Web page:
Dana Point

Dana Point, California
Image Credit: Beach Media/Shutterstock

You might think of this small beach town mainly as the start and end of CA 1, but it’s much more than that. Spend some time there to hike the rugged headlands, explore the harbor, or do some whale watching.

Santa Barbara

Santa Barbara California
Image Credit: Bill Perry/Shutterstock

Much of the architecture in this town, sandwiched between the mountains and the sea, is in the Spanish colonial style. There’s a historic mission to explore, and you can head east into the hills for wine tasting or west to the ocean to catch sight of whales.


Carmel by the Sea, California
Image Credit: J Wendy Baker/Shutterstock

If you’re a Clint Eastwood fan, you may know this place as the town he was the mayor of. Others know it as one of California’s original artist colonies, and it still has a vibrant art scene. Fun fact: the town has a quirky old law that you can’t wear high heels without a permit!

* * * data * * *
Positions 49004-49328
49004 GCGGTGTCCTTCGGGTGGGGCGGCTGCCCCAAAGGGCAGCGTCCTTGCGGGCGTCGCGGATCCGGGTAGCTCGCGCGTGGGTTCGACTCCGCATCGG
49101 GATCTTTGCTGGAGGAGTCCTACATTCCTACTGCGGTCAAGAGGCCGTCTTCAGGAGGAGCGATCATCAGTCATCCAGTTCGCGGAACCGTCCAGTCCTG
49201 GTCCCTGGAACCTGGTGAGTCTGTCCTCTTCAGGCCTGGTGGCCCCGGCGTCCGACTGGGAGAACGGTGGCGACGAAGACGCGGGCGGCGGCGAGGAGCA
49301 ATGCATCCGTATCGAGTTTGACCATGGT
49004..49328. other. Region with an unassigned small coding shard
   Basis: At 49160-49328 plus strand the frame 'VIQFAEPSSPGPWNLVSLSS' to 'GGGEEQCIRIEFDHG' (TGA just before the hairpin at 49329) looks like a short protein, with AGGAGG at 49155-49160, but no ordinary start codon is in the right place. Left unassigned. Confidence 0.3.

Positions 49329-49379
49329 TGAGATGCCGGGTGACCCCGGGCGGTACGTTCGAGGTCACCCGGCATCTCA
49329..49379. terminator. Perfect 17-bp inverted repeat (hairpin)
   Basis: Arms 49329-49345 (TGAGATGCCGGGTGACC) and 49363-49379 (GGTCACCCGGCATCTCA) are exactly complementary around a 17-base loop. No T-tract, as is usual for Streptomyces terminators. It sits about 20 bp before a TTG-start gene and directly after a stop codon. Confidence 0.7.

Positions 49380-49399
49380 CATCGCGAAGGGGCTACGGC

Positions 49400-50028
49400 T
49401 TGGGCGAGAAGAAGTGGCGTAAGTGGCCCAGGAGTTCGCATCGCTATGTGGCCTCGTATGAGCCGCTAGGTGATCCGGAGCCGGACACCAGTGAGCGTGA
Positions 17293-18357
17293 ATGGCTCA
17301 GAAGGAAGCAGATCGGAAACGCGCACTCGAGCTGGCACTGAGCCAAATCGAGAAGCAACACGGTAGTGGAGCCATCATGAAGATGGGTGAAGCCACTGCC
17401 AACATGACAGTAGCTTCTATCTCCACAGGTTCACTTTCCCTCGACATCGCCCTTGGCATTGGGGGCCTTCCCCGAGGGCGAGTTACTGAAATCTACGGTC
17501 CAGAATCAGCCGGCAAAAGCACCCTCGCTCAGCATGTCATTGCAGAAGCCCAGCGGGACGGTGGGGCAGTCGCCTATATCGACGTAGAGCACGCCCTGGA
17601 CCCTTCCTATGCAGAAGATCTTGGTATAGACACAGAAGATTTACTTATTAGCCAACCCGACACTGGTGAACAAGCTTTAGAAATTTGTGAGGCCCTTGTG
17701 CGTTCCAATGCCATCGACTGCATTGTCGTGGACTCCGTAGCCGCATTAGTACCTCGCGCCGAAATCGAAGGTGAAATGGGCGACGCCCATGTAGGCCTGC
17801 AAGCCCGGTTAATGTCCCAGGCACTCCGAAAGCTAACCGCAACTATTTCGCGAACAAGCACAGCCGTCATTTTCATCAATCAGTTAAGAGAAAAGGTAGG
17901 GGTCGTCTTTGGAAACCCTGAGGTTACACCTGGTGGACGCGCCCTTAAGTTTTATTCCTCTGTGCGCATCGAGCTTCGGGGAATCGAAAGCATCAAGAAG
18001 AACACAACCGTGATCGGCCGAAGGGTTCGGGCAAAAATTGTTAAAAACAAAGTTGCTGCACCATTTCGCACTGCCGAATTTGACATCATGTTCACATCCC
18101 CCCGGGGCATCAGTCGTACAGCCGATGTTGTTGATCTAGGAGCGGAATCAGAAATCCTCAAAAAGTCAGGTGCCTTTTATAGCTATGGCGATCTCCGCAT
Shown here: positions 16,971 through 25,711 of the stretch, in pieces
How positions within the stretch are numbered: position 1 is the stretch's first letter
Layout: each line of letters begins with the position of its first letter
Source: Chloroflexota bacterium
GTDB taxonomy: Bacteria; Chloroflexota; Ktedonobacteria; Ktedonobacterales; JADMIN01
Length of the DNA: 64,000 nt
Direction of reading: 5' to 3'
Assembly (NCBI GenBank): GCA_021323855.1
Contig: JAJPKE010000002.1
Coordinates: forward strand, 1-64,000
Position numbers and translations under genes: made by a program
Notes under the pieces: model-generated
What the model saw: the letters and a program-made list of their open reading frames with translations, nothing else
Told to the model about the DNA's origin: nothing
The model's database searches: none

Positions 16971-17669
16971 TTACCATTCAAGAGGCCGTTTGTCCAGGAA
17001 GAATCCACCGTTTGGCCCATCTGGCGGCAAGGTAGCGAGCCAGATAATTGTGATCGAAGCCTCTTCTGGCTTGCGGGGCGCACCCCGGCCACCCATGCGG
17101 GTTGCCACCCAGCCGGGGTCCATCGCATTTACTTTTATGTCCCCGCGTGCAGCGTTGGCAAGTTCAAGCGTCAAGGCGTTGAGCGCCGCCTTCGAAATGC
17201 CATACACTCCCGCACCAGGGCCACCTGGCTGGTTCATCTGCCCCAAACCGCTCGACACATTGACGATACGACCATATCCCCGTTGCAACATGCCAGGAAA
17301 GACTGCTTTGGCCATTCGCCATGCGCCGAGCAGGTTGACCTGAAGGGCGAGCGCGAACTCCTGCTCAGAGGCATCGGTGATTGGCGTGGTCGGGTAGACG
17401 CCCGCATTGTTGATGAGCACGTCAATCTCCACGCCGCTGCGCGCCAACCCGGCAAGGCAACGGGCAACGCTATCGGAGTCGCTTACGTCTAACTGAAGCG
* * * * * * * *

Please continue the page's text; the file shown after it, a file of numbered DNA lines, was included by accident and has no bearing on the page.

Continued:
Santa Cruz

Santa Cruz
Image Credit: Dreamframer/Shutterstock

Recognized as a top worldwide surfing destination, Santa Monica has a warmer climate than most other towns in the region because it faces south. Don’t miss the boardwalk; it has the oldest amusement park in California, and you can still ride a classic wooden roller coaster there!

Sidecar Winery Tours

Sidecar Tours
Image Credit: Nature-Andy/Shutterstock

Do you enjoy wine tasting? Check out Sidecar Tours! A motorcycle driver wearing a vest and tie will shuttle you from winery to winery in an attached sidecar. If you have a friend with you, you can opt for a tandem sidecar.

Madonna Inn

Madonna Inn
Image Credit: Paul R. Jones/Shutterstock

This inn, located in San Luis Obispo, is one of the most wildly designed and decorated you’ll ever see. If you can’t book one of the 110 rooms, you can still stop by for a casual tour and a great meal.

Moonstone Beach

Moonstone Beach, Cambria California
Image Credit: randy andy/Shutterstock

This peaceful beach near Hearst Castle has a lot going for it. From a mile-long boardwalk, you can view driftwood, pristine coastline, sea lions, and, sometimes, whales.